You didn’t know these Facts about Spiders
There are thousands of different types of both venomous and harmless creepy crawlies around the world, but none of them elicits such a balanced combination of fear and awe as spiders. The 8-legged arachnids are legendary for quite a number of characteristics – from their web spinning artistry to first-rate hunting skills through to the simple fact that they poop silk.
Most species of spiders are native to pretty much every place in the world and that makes them virtually impossible to turn a blind eye to. The following are six interesting spider facts that we reckon you will be hearing for the first time:
1. Spiders are everywhere
Our small world averages about a million spiders per acre of land. Spiders are everywhere, even at your home, inside your bedroom. The fact that they feed on other more annoying bugs such as houseflies and mosquitoes should ideally buy them a stay, but humans just don’t like them.
There are about 40,000 different species of spiders and in there are species that way up to 170 grams; ones whose leg span is a whole 12 inches; and ones that are venomous. You wouldn’t know which species you are housing. If you suspect spiders have infested your home, get in touch with a Chandler Spider Control expert and have your house inspected.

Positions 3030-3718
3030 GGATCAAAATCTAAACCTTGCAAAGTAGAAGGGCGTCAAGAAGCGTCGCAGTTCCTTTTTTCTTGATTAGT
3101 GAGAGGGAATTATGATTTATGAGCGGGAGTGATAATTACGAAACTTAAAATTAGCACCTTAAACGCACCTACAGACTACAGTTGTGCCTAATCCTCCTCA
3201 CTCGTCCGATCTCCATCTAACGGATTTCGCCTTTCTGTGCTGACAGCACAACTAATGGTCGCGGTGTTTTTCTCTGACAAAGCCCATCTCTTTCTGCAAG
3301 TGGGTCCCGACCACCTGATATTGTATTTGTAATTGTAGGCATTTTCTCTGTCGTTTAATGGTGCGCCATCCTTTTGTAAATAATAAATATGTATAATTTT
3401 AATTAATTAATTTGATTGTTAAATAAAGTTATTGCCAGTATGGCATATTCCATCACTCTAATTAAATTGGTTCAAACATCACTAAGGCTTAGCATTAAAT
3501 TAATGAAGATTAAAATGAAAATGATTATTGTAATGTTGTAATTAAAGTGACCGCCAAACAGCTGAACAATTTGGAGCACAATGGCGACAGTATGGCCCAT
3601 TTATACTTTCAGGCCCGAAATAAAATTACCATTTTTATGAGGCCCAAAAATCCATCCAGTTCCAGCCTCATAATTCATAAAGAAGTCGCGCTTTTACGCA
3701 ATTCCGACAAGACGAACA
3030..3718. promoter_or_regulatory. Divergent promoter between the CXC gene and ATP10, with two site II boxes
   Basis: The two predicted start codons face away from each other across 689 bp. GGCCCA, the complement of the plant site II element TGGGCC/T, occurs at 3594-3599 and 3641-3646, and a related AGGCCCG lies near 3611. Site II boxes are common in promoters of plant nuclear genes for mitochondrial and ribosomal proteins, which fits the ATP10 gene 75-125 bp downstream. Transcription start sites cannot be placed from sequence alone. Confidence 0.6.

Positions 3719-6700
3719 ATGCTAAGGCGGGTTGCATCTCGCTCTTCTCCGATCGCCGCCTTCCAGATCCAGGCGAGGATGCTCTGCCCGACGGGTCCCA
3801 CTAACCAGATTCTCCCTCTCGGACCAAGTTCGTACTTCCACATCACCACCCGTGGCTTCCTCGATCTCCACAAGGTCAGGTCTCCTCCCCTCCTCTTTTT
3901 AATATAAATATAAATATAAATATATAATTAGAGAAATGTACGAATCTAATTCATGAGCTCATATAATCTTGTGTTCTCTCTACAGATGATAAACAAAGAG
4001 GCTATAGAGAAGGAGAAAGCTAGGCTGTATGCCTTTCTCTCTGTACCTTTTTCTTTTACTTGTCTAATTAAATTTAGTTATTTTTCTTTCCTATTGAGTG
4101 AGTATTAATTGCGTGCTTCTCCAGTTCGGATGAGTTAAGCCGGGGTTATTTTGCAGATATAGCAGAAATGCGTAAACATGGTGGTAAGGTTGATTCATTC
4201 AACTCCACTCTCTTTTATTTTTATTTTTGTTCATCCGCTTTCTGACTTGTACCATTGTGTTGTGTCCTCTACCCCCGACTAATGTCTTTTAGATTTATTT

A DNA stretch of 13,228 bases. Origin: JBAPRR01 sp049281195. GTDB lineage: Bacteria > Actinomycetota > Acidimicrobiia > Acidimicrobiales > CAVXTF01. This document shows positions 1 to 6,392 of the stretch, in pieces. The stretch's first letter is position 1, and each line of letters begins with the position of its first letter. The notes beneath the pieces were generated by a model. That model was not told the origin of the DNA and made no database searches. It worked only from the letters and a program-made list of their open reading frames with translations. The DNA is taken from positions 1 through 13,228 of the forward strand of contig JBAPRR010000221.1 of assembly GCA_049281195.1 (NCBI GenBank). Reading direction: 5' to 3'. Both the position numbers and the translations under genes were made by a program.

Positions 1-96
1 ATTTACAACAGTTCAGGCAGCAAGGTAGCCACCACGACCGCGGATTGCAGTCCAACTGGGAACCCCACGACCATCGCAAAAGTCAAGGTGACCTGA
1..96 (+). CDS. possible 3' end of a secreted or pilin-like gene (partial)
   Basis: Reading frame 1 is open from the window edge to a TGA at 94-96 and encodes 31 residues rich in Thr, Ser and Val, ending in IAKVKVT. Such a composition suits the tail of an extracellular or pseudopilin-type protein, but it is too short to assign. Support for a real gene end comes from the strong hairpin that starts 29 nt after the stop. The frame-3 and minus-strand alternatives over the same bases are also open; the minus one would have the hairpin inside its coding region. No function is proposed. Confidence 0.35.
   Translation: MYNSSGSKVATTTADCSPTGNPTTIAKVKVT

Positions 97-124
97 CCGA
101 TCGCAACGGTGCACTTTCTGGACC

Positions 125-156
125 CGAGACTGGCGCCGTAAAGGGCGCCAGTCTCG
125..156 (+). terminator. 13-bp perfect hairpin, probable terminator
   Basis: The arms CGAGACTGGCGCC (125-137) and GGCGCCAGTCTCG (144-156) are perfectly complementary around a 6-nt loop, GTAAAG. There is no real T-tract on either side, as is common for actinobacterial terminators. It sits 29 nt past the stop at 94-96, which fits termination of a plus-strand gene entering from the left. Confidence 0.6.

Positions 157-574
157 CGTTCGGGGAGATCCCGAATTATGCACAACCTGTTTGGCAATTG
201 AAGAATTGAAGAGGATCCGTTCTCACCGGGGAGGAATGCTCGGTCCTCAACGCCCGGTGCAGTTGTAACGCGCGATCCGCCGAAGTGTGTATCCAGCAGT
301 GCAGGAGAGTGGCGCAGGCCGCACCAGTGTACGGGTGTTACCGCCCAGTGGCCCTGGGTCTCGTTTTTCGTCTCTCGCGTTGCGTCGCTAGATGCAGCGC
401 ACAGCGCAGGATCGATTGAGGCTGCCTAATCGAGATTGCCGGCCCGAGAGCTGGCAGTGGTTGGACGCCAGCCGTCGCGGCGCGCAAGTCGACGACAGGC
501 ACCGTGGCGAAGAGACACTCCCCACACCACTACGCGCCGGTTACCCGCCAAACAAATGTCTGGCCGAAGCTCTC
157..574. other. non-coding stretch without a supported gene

2. They have blue blood
If anything justifies the seemingly universal fear of spiders, it has to be the blue blood that flows in them. Apparently the spider-equivalent of hemoglobin is a fluid called hemcocyanin, which, instead of iron, contains copper.
3. Spider silk is stronger than you think
Spider silk has been identified as one of the toughest non-synthetic substances in the world. To put that into perspective, steel of the same thickness has nothing on silk. The Darwin bark spider produces the strongest substance naturally made by a living organism – silk ten times stronger than Kevlar.
4. Some spiders eat their webs
Some species of spiders find abandoning perfectly good webs for new ones tedious and pretty wasteful. So, instead of spinning new webs using new silk, they eat old webs and reuse the amino acids from their old bug traps. Most species simply move on from the old webs without a second thought. One American species, however, uses the silk to cover its egg sac.
5. Some spiders have up to seven different types of silk
Forget the fact that silk is stored in liquid form and only solidifies when exposed to air; apparently, the webs you see in the corners of your house are made up of up to seven different types of spider silk. Each silk has a different purpose and is produced in a specific gland. Somehow, the spider knows what silk type to put where.
6. Spiders drink their prey
Yes, you heard that right. Spiders don’t chew or swallow their hunt. They inject digestive juices into their trapped prey and turn them liquid. Basically, spiders digest their food outside their own bodies… just like the absolute creeps they are!